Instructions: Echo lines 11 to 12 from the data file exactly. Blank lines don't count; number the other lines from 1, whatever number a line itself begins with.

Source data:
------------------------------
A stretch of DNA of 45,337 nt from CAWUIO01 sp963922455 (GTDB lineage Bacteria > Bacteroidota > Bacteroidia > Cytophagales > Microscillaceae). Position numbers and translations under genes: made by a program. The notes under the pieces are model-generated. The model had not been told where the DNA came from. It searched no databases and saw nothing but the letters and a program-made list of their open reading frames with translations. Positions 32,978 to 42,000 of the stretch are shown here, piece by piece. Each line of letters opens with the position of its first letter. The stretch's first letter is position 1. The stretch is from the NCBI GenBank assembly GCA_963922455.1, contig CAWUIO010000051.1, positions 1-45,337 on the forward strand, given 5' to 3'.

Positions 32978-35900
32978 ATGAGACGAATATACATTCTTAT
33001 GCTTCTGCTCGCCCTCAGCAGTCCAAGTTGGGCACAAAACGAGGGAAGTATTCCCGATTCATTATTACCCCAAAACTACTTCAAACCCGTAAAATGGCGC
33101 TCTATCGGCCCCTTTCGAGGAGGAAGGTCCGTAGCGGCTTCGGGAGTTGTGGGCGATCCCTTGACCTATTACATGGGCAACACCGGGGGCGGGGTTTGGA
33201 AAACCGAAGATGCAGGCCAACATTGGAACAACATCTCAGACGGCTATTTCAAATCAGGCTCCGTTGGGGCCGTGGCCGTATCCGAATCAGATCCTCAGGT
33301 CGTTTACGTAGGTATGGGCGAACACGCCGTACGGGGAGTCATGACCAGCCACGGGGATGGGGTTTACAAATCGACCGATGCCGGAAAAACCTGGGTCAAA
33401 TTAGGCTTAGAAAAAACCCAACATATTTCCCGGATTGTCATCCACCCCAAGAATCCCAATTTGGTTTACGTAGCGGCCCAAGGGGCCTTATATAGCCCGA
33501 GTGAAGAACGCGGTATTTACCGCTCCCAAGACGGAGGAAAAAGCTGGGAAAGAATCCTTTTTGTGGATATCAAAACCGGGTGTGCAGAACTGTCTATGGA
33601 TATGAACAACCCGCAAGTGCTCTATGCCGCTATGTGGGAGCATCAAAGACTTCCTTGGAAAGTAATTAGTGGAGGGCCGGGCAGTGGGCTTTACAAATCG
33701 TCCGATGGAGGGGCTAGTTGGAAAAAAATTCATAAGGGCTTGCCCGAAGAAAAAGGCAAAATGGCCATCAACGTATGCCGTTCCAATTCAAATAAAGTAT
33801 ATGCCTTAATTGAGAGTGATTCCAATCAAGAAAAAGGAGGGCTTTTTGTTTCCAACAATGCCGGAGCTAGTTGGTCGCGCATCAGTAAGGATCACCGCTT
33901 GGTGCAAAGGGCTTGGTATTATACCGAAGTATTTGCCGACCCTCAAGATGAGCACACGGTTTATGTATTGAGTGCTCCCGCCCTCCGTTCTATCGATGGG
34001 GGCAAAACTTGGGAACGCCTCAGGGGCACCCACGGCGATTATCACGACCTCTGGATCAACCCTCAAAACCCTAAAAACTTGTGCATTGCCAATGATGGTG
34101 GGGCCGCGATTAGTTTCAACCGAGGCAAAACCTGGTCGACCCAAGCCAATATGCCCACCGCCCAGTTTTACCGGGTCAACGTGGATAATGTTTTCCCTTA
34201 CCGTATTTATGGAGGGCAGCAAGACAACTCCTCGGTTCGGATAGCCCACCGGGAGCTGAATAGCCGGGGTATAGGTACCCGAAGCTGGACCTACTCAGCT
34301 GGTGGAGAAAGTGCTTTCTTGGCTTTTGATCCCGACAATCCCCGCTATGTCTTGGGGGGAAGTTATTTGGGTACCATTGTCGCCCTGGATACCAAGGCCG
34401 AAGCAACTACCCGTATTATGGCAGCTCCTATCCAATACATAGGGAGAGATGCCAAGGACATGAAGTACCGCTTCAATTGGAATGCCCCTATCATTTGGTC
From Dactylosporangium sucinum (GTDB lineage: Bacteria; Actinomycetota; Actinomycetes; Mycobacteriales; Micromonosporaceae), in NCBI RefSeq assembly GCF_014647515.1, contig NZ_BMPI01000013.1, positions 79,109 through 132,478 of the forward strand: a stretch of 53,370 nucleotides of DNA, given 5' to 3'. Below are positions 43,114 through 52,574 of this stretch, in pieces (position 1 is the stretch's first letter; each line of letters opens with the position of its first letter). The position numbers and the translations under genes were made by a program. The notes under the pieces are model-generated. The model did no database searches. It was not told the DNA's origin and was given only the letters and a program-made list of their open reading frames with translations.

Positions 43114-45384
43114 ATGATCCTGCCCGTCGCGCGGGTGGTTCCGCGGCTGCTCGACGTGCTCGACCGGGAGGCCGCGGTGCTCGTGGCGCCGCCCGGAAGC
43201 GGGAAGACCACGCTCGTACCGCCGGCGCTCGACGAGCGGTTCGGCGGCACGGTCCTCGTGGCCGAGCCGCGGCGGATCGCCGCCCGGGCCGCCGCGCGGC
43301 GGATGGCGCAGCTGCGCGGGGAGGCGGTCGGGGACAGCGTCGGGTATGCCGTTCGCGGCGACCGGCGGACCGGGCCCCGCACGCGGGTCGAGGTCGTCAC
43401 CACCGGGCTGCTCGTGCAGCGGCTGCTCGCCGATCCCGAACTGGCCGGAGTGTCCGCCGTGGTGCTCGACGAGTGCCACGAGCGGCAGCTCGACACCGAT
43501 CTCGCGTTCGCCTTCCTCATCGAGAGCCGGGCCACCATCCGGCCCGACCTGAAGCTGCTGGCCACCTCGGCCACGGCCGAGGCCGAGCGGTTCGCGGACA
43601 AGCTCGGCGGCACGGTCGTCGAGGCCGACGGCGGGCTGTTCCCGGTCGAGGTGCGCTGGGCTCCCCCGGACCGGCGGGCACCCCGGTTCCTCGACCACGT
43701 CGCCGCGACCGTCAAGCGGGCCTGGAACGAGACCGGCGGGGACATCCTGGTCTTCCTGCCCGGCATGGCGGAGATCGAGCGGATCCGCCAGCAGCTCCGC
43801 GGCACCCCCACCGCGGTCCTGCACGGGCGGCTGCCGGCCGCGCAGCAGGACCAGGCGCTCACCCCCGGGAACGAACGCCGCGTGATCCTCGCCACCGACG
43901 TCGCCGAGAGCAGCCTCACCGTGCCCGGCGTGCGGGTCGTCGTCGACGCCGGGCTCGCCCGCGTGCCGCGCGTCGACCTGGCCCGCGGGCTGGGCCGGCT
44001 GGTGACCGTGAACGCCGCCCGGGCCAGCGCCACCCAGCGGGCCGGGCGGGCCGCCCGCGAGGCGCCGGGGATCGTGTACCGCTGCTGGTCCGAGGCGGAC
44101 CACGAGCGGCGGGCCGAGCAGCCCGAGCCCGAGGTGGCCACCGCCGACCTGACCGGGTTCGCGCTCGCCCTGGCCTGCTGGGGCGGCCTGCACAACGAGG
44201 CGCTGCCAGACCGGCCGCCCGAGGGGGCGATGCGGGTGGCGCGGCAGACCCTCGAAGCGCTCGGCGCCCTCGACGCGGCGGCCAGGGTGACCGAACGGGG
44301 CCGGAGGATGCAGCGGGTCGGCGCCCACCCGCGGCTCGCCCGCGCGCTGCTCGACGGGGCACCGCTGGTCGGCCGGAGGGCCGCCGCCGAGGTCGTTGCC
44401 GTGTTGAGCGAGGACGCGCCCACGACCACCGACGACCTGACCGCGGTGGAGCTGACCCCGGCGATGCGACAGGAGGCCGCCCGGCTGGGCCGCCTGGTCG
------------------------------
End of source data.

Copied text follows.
33701 TCCGATGGAGGGGCTAGTTGGAAAAAAATTCATAAGGGCTTGCCCGAAGAAAAAGGCAAAATGGCCATCAACGTATGCCGTTCCAATTCAAATAAAGTAT
33801 ATGCCTTAATTGAGAGTGATTCCAATCAAGAAAAAGGAGGGCTTTTTGTTTCCAACAATGCCGGAGCTAGTTGGTCGCGCATCAGTAAGGATCACCGCTT